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Away Games: The Life and Times of a Latin Ballplayer Hardcover – April 6, 1999


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Product Details

  • Hardcover: 272 pages
  • Publisher: Simon & Schuster; First Edition edition (April 6, 1999)
  • Language: English
  • ISBN-10: 0684849917
  • ISBN-13: 978-0684849911
  • Product Dimensions: 9.5 x 6.5 x 1 inches
  • Shipping Weight: 1.2 pounds
  • Average Customer Review: 4.5 out of 5 stars  See all reviews (11 customer reviews)
  • Amazon Best Sellers Rank: #3,260,620 in Books (See Top 100 in Books)

Editorial Reviews

Amazon.com Review

Miguel Tejada is a talented shortstop in the Oakland Athletics organization. Tejada grew up very poor in the Dominican Republic and started playing baseball as a means of entertainment and escape. At age 17, he signed a contract (which he couldn't really read) with the A's for a mere $2,000, eventually working his way through the minors to earn a shot at the big-league club. As Away Games illustrates, Tejada is one of the lucky ones. "The Dominican is representative of the roots of Latin baseball, a game in which the stakes have always been higher, success more meaningful, and failure more painful--a brand of baseball that makes the word 'pastime' seem trivial." Indeed, it's a tough road for Latin baseball players trying to make it to the major leagues. For many of them, baseball is a chance to evade a lifetime of poverty and Third World conditions not present in the United States (although those lucky enough to go pro also face significant language and cultural barriers once they head north); Away Games presents them as more than just gifted players who hit the jackpot. --Andy Boynton

From Kirkus Reviews

A clutch hit revealing the miseria (misery) of the impoverished, lonely, and disdained Latino baseball players, both before and after the two percent of prospects get a chance in the grandes ligas (big leagues). Bretn and photographer Villegas work for the Sacramento Bee in California and were in a good position to follow the rise of Oakland As prospect Miguel Tejada, whose dramatic story begins and ends the book. Only Sally Struthers is missing from the picture of abject poverty that first locates teenage Tejada in the bleak barrio of Los Barrancones in the Dominican Republic. This account speaks volumes about the desperate aspirations of the young Latin athletes who strive to escape from the Third World . . . from a mind-set of poverty, and then have to compete at the highest level of professional sports while learning a foreign language. The language-cultural barrier offers great moments of comic relief: Venezuelan Chico Carrasquel nearly starts a riot telling a waitress he needs a f___ (when he means fork); Vic Power (really Victor Pellot of Puerto Rico) responds to the icy phrase Sorry, we dont serve colored people here with OK, I dont eat colored people. Less funny are incidents like Orlando Cepeda facing signs that read Speak EnglishYoure in America and former MVP Zoilo Versalles dying penniless. Tejada is signed to the Athletics for a mere $2,000. From the first Latin superstar, Cuban Minnie Minoso, to Dominican slugger Sammy Sosa, this book has all the stats and lineup cards to document how hard the climb to the top has been for Latino players, but by the 1997 All-Star game no fewer than fifteen Latins had been selected. This is an important and well-told story in baseball, which may well foretell a future where the pro rosters are dominated by these talented and hungry young escapees from the barrio. -- Copyright ©1999, Kirkus Associates, LP. All rights reserved.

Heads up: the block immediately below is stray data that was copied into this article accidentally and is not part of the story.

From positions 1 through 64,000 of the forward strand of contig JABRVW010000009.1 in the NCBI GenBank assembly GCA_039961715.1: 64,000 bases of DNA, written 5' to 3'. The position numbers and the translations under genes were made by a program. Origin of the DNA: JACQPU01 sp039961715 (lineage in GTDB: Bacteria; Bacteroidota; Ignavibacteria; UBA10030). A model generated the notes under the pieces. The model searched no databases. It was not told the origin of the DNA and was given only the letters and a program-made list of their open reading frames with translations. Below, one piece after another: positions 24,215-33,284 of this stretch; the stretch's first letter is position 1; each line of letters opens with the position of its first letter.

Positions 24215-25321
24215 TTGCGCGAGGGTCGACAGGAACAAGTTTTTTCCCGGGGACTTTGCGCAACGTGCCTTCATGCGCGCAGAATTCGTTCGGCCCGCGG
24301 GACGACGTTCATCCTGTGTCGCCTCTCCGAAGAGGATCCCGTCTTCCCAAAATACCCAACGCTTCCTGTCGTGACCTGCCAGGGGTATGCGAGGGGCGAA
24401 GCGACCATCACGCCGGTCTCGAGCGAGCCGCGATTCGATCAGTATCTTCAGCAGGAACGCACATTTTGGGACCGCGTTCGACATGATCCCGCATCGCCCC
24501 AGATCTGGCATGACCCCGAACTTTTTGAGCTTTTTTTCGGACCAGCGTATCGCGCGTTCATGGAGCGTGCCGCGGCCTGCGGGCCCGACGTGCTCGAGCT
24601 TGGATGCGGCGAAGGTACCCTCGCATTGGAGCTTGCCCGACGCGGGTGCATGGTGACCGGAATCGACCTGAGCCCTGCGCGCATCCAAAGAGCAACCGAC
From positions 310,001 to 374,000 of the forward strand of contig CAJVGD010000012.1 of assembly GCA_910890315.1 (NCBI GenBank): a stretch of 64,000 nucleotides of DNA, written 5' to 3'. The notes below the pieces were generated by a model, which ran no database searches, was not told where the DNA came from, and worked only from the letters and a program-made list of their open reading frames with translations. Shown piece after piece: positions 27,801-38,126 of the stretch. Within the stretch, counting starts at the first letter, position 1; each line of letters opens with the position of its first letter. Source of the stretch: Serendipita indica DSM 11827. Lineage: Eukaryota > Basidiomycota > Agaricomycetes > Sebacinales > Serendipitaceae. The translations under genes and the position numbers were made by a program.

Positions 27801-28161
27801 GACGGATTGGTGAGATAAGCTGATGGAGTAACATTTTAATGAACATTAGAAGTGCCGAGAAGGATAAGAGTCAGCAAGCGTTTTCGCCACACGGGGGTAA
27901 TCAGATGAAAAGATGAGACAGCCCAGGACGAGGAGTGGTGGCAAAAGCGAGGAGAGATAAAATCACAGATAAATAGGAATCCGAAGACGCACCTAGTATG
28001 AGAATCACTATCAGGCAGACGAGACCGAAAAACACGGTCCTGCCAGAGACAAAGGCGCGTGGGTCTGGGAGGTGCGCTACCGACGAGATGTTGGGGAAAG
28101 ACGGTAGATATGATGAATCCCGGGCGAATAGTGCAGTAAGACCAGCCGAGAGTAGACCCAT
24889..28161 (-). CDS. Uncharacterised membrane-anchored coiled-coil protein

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Customer Reviews

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Most Helpful Customer Reviews

3 of 3 people found the following review helpful By Peter Myers on March 23, 2000
Format: Hardcover